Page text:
The Retail and Hospitality Grant Scheme provides businesses in the retail, hospitality and leisure sectors in England with a cash grant of up to £25,000 per property. For businesses in these sectors with a rateable value of under £15,000, they will receive a grant of £10,000 and businesses with a rateable value of between £15,001 and £51,000, they will receive a grant of £25,000. Your local authority will write to you if you are eligible for this grant. Guidance for local authorities on the scheme will be provided shortly. Any enquiries on eligibility should be directed to the relevant local authority. 

https://assets.publishing.service.gov.uk/government/uploads/system/uploads/attachment_data/file/875348/small-business-grant-fund-and-retail-guidance-v2.pdf

Coronavirus business interruption loan scheme to support SME's 

A new temporary Coronavirus Business Interruption Loan Scheme (CBIL), delivered by the British Business Bank, to support primarily small and medium-sized businesses to access bank lending and overdrafts. The government will provide lenders with a guarantee of 80% on each loan (subject to a per-lender cap on claims) to give lenders further confidence in continuing to provide finance. The government will not charge businesses or banks for this guarantee, and the CBIL will support loans from £1,000 up to £5 million. Businesses can access the first twelve months of that finance interest-free, as government will cover the first twelve months of interest payments. Finance terms are from three months up to 10 years for term loans and asset finance and up to three years for revolving facilities and invoice finance. The borrower remains 100% liable for the debt.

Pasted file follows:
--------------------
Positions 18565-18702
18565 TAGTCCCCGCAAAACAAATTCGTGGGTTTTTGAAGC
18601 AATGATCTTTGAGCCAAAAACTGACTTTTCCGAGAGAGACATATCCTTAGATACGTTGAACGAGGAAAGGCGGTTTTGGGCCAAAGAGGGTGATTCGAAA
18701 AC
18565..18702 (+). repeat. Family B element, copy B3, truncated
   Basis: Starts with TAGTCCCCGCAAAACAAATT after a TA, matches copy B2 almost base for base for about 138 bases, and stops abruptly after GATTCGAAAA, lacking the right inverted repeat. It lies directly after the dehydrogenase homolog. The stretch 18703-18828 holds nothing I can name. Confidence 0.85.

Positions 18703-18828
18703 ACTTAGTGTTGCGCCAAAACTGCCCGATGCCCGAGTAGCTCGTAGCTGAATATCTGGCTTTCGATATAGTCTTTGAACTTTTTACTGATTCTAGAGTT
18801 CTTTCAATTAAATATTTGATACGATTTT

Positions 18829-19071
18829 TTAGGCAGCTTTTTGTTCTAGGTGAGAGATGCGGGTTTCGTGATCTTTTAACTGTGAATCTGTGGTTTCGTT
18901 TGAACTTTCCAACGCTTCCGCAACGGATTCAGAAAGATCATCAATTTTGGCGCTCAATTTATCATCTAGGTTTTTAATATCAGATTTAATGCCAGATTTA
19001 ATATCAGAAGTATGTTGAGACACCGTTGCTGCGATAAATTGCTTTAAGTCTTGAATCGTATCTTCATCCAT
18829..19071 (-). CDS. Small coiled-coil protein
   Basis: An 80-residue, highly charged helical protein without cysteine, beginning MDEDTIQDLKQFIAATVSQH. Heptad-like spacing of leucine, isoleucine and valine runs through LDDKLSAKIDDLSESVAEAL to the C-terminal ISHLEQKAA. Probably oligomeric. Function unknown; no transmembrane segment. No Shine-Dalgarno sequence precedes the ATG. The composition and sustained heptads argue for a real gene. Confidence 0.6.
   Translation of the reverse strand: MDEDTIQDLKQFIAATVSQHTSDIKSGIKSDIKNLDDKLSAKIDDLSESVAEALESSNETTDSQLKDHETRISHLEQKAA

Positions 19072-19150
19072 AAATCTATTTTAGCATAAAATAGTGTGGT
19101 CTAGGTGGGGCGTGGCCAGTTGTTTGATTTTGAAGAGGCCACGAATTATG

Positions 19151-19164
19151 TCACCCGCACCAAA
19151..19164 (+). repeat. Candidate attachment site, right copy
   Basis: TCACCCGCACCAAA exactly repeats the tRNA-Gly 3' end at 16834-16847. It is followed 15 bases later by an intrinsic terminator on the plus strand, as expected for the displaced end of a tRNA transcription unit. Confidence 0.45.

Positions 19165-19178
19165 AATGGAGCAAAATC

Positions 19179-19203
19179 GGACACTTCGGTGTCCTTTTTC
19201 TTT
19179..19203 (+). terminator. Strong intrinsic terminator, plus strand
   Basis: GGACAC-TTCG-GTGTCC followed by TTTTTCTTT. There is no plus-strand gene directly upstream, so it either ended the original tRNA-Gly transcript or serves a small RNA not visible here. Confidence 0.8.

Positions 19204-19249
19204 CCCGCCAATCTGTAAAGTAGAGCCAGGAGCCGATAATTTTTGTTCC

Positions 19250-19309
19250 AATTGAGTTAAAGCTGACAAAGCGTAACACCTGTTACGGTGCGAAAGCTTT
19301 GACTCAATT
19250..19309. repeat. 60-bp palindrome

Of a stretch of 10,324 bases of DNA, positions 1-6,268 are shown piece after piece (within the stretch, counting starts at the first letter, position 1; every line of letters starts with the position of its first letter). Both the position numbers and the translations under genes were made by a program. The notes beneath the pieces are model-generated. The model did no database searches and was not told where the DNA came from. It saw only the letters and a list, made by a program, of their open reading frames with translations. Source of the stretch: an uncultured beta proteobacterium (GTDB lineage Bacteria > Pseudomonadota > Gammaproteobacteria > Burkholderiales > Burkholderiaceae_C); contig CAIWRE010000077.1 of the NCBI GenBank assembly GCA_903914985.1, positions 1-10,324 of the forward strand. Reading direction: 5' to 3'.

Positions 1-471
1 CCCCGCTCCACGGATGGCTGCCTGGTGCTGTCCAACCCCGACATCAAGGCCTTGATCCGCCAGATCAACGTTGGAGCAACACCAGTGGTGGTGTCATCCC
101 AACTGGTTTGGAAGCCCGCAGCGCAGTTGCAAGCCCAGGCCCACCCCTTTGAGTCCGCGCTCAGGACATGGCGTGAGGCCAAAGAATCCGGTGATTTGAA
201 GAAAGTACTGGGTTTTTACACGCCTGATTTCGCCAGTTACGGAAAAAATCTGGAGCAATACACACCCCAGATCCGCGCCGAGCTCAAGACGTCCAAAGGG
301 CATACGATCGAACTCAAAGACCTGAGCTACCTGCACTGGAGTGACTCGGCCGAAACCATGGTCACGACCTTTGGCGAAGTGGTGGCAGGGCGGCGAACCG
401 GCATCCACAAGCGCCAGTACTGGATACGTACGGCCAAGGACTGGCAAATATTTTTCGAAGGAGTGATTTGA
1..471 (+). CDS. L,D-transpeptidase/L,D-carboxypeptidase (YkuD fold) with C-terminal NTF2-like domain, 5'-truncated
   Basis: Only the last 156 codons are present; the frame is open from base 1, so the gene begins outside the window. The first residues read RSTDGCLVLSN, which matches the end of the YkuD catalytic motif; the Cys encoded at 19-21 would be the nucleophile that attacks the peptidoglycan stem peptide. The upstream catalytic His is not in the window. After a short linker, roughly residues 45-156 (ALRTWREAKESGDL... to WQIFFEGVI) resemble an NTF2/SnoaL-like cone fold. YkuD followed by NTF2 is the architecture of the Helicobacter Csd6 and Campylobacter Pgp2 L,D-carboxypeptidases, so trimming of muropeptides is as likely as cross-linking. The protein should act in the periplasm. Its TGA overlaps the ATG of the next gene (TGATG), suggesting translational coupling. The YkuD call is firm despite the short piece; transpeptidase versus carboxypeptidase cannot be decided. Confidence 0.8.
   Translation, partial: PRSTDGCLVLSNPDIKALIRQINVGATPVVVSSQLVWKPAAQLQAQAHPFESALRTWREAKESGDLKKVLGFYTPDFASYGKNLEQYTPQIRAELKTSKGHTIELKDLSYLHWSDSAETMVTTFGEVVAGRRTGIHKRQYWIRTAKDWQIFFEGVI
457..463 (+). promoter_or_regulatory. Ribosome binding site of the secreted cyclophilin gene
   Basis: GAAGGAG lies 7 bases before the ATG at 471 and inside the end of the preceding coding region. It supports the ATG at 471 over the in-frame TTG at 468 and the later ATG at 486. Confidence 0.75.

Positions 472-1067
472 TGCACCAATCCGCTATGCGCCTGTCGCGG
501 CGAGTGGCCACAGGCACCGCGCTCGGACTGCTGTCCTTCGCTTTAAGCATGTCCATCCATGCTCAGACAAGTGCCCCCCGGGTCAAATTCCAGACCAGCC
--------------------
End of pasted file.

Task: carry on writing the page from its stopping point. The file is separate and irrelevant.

You are eligible if your business is UK based, with turnover of no more than £45 million per annum and your business meets the other British Business Bank eligibility criteria. The full rules are available on the British Business Bank website with 40 accredited providers in all. Lenders have now started to publish their own guidance on loans being made available under the scheme. You should talk directly to your bank or finance provider as soon as possible and discuss your business plan with them. 

https://www.british-business-bank.co.uk/ourpartners/coronavirus-business-interruption-loan-scheme-cbils-2/for-businesses-and-advisors/

COVID-19 corporate financing facility for larger firms 

Under the new Covid-19 Corporate Financing Facility (CCFF), the Bank of England will buy short term debt from larger companies to allow businesses affected by a funding squeeze to finance short-term liabilities. More information is available from the Bank of England. 

https://www.bankofengland.co.uk/markets/market-notices/2020/ccff-market-notice-march-2020

Support for businesses through deferring VAT payments 

All UK Valued Added Tax (VAT) registered businesses can defer VAT payments due between 20 March 2020 and 30 June 2020 until 31 March 2021. You do not need to tell HMRC that you are deferring your VAT payment, but VAT returns still need to be submitted to HMRC on time. VAT refunds and reclaims will be paid by the government as normal. HMRC will not charge interest or penalties on any amount deferred as a result of the Chancellor’s announcement.

https://www.gov.uk/guidance/deferral-of-vat-payments-due-to-coronavirus-covid-19

Support for businesses paying tax: Time to pay-services 

All businesses in financial distress with outstanding tax liabilities may be eligible to receive support with their tax affairs through HMRC’s Time To Pay (TTP) service. TTP allows a business to defer current (as opposed to prospective) tax debts (principally corporation/income tax, payroll taxes and VAT) by converting settlement to instalments over a three to 12 months period.